Taking the Hay Out of the Haystack: Collecting and Processing Water Samples
H. D. Alan Lindquist
from: Environmental Microbiology: Current Technology and Water Applications (Edited by: Keya Sen and Nicholas J. Ashbolt). Caister Academic Press, U.K. (2011)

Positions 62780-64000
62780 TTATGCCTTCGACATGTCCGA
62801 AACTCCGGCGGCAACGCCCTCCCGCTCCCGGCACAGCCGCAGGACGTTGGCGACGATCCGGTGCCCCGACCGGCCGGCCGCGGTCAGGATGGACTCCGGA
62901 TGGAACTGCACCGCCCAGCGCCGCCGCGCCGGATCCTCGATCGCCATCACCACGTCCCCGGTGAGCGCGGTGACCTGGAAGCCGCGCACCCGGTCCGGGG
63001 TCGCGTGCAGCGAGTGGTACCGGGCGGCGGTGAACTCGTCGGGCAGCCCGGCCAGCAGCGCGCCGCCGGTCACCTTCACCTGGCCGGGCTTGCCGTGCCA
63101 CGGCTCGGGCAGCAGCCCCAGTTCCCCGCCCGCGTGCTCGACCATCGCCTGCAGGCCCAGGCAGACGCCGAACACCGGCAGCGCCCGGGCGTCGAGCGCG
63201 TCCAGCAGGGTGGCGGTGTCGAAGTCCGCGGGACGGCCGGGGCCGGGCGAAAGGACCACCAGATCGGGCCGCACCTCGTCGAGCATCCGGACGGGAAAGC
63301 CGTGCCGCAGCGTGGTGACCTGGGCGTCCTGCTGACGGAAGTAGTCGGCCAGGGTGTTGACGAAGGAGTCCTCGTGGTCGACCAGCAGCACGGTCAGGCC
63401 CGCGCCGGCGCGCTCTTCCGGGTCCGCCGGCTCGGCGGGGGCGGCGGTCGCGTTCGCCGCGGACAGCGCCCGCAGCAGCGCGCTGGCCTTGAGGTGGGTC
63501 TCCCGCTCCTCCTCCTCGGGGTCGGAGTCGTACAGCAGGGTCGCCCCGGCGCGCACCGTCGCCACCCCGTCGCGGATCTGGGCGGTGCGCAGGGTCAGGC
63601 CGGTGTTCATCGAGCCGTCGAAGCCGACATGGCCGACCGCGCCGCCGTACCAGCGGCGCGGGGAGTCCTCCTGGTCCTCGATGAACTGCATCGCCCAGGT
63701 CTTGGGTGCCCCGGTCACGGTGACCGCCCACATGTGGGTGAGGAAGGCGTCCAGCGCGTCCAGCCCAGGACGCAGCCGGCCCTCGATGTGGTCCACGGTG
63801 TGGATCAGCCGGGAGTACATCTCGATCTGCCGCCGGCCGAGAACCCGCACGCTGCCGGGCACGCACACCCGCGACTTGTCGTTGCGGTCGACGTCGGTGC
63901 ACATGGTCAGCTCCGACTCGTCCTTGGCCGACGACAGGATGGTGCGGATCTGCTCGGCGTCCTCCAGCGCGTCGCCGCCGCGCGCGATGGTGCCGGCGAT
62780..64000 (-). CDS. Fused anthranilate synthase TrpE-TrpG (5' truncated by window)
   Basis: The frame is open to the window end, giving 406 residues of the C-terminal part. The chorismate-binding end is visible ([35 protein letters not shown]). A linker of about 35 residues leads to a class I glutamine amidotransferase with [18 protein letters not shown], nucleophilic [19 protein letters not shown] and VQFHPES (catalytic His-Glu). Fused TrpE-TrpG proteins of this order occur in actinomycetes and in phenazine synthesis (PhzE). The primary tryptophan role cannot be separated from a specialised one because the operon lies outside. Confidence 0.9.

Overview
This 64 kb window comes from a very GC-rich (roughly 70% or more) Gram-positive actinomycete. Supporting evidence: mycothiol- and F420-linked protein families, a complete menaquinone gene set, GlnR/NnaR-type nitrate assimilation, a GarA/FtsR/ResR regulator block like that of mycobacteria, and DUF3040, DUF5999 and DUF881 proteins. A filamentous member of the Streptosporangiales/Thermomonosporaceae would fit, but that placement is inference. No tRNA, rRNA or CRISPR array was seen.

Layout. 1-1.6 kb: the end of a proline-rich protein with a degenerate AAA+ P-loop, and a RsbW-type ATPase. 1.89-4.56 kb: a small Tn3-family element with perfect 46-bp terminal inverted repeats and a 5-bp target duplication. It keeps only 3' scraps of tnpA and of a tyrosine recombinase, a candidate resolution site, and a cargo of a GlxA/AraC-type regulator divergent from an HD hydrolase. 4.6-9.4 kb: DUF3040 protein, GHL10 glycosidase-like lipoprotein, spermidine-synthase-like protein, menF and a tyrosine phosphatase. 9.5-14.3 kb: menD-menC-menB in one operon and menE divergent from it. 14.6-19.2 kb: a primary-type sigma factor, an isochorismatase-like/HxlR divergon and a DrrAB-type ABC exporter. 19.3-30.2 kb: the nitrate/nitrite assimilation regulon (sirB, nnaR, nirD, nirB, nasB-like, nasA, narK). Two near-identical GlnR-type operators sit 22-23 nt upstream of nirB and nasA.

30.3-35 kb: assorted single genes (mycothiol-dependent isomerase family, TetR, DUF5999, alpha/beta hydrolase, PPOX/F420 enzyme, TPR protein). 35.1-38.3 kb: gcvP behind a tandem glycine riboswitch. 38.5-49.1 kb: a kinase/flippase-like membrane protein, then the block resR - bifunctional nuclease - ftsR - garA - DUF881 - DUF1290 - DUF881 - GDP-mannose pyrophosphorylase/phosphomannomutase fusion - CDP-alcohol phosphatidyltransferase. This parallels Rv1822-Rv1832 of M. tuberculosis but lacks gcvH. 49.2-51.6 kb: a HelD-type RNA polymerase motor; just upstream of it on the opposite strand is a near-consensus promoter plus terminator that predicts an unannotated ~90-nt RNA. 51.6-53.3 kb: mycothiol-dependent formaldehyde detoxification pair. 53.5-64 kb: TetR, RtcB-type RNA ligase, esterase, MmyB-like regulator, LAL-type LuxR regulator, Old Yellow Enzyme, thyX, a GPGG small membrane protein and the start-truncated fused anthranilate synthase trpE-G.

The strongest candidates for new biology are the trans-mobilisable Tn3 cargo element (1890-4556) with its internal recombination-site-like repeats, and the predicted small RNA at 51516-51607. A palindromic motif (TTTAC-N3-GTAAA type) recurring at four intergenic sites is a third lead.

Methods for the detection of specific microorganisms in drinking or source water invariably involve the collection of a water sample, and some treatment to reduce the volume of that sample. Microbial concentration is one of the defining steps in a complete method for the detection of microorganisms in water samples. Numerous approaches have been developed for this task, including filtration, sedimentation, and attraction of the microorganisms of interest to various molecules or substrates. Once the sample volume has been reduced, it is imperative to remove some of the non-biological elements of the sample as these substances generally interfere with the detection step. Finally, one of the primary elements of many molecular technologies involves a further step of extraction of genetic material from whole microorganisms. Although mechanisms and techniques have been devised for each of these tasks, there is still considerable room for improvement, as discussed in this chapter read more ...